Though the jurisprudence at the PTAB is continuing to evolve, the preceding review of rules and cases raises a few considerations for both petitioners and patent owners. First, while the “reasonable likelihood” standard that the PTAB applies during the preliminary stage may require a lesser showing with respect to prior publication than the “preponderance of the evidence” standard applied during the trial stage, both petitioners and patent owners should be aware that prior publication issues raised by the patent owner in the preliminary response will be reviewed by the PTAB during the preliminary stage. Thus, it may be beneficial for a patent owner to raise such issues (e.g., whether a reference was reasonably accessible) with some particularity in its preliminary response even if the patent owner plans on raising the issues post-institution; it can lead to a reference being excluded from the trial even if the petition is instituted. By the same token, when preparing a petition, the petitioner should critically examine references that are not automatically admissible under the Federal Rules of Evidence (e.g., printed publications that are not taken from periodicals, such as Internet websites or product manuals) or that may require extrinsic evidence to establish that they qualify as a prior art printed publication. Petitioners should also consider performing a supplemental search to identify a reference disclosing similar subject matter that does not have authentication issues, such as a patent reference. This may reduce the effort required in the IPR proceeding to demonstrate that the reference is admissible and qualifies as a prior printed publication.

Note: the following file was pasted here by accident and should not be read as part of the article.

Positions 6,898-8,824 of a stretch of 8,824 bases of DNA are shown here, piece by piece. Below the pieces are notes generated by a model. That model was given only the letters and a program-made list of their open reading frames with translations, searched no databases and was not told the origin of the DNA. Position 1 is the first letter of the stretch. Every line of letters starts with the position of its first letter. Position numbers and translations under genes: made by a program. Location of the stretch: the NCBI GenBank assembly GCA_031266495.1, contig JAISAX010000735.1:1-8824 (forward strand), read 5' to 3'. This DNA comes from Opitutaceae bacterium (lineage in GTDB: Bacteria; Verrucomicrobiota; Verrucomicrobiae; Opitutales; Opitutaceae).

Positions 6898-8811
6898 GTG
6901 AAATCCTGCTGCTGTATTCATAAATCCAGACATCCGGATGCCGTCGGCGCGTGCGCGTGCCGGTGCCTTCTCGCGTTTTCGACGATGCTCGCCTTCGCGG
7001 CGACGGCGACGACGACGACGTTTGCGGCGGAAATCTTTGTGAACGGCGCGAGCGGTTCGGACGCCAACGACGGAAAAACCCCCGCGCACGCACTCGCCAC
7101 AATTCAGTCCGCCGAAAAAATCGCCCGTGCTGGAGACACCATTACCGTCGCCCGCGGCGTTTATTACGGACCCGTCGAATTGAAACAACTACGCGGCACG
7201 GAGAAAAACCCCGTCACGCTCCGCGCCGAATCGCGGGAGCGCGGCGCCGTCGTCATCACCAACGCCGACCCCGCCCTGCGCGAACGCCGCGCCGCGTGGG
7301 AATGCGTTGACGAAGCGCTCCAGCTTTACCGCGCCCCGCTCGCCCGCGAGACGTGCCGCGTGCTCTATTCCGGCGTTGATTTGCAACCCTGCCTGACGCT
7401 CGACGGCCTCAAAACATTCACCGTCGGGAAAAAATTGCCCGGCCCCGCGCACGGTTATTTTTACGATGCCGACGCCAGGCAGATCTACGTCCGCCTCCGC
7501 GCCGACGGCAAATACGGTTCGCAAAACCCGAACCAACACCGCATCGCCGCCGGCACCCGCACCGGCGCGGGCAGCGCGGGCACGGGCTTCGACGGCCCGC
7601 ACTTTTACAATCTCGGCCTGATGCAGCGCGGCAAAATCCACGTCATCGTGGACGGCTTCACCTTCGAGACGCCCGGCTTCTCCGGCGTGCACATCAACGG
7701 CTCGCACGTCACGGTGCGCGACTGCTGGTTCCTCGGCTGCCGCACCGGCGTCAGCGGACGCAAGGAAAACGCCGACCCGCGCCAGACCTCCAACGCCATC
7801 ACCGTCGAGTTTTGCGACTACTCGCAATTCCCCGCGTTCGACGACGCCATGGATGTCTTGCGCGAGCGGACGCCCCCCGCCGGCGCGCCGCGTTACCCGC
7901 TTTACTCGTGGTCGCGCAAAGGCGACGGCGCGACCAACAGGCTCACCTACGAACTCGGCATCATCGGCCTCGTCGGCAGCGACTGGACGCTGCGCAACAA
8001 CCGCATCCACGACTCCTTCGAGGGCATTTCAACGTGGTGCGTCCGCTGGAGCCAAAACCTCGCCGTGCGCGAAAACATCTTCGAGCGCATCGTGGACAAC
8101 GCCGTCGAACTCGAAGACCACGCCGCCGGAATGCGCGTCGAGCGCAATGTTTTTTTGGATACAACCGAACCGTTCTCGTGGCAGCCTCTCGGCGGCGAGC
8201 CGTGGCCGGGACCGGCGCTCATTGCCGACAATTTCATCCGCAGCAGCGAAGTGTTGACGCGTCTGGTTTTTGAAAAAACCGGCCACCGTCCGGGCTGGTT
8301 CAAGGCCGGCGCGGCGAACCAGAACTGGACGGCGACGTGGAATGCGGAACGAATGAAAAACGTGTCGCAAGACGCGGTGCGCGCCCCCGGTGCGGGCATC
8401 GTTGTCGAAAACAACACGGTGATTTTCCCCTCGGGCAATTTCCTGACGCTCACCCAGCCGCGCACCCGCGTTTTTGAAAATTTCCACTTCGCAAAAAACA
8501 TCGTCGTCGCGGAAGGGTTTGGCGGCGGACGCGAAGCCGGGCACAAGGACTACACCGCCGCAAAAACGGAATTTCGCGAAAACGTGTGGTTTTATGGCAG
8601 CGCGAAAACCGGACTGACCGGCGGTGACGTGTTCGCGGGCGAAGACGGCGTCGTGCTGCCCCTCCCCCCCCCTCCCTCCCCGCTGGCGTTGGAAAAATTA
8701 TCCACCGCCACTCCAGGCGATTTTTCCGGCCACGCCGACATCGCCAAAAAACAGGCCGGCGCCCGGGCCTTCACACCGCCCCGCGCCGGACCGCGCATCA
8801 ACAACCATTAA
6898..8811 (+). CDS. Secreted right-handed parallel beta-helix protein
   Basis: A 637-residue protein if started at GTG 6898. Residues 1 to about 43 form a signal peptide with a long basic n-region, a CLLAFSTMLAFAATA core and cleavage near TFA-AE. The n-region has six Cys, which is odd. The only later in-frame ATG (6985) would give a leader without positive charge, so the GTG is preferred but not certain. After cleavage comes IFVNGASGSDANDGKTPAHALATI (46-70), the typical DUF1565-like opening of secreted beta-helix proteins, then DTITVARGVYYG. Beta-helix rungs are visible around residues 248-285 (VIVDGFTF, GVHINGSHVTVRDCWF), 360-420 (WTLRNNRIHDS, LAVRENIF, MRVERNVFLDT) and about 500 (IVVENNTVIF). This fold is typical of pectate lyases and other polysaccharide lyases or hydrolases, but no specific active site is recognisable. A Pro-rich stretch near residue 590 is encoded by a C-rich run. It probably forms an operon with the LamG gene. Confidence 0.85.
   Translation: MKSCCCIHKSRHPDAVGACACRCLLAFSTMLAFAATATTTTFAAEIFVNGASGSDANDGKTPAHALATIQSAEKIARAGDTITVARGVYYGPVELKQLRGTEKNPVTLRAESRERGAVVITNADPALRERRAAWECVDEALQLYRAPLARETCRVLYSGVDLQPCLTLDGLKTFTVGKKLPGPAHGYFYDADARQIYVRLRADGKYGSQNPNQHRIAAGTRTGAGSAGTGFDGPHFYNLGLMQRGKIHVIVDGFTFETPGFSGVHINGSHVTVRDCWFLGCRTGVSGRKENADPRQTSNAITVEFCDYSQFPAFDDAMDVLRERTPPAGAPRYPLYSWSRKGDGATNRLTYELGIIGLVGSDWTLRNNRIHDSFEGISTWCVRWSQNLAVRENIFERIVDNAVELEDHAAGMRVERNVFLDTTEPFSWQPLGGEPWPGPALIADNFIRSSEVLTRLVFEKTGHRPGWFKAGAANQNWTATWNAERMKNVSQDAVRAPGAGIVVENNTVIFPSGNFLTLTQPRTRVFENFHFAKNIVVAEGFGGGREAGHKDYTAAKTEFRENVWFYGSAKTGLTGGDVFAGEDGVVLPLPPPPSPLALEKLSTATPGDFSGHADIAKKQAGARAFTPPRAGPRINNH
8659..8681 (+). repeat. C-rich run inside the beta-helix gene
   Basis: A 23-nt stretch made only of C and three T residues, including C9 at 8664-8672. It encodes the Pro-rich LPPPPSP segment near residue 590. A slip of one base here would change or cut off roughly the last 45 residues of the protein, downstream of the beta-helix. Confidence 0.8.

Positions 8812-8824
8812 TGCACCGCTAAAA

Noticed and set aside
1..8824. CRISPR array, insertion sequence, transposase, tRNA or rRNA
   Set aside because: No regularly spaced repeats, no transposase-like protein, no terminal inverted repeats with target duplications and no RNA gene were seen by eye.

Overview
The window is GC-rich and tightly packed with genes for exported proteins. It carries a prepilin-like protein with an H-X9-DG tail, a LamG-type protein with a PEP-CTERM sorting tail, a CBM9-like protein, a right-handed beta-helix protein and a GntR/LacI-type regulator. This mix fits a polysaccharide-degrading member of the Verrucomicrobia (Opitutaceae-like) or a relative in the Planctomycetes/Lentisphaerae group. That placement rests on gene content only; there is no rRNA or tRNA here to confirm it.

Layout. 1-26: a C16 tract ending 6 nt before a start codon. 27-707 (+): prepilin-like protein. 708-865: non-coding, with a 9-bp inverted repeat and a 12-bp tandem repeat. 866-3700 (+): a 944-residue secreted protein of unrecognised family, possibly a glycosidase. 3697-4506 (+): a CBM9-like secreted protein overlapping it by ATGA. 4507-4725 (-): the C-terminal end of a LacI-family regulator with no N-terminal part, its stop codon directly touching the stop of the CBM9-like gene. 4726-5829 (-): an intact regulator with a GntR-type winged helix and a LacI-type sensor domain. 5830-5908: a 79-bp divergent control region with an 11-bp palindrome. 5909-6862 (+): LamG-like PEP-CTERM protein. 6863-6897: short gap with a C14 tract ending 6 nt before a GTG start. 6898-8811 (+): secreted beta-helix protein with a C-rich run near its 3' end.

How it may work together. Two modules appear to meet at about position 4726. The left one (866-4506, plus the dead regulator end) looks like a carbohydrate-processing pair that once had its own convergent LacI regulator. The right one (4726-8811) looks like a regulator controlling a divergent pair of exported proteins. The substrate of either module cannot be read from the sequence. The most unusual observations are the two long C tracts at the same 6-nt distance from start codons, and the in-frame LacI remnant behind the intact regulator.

In the petition and accompanying exhibits, petitioners should strongly consider including evidence, testimony, and/or arguments that clearly demonstrate that a reference was published prior to the critical date and that it was reasonably accessible to one of ordinary skill in the art. If this is not done, petitioners risk the PTAB denying institution of the trial on grounds that rely on such references and may forego their ability to present evidence or arguments in a rehearing if it was reasonably possible for petitioners to have included such material in the petition.
Post-institution, both petitioners and patent owners have an opportunity to use discovery afforded in the proceedings to further vet whether a reference is a prior art publication. However, patent owners and petitioners need to carefully review the timeline of the proceeding to ensure they have enough time to obtain evidence or testimony needed to address these issues. Declarations and depositions of third parties (such as those that are not retained as experts) can be time consuming to obtain. To the extent possible, it is recommended that petitioners obtain evidence of prior publication before filing the petition and include the evidence in the petition. When that is not possible, petitioners should work on supplementing the evidence shortly thereafter so that evidence needed to clearly demonstrate that the reference as a prior art printed publication is available if and when the issue is raised.
While IPR proceedings may not include many of the evidentiary issues that can arise in district court litigation due to the limited nature of prior art available in the proceedings, petitioners and patent owners should be aware that the Federal Rules of Evidence still apply. Indeed, admissibility issues may become more frequent in IPR proceedings as petitioners increasingly use prior art from the Internet. Petitioners and patent owners should pay careful attention to whether a reference qualifies as a prior art printed publication.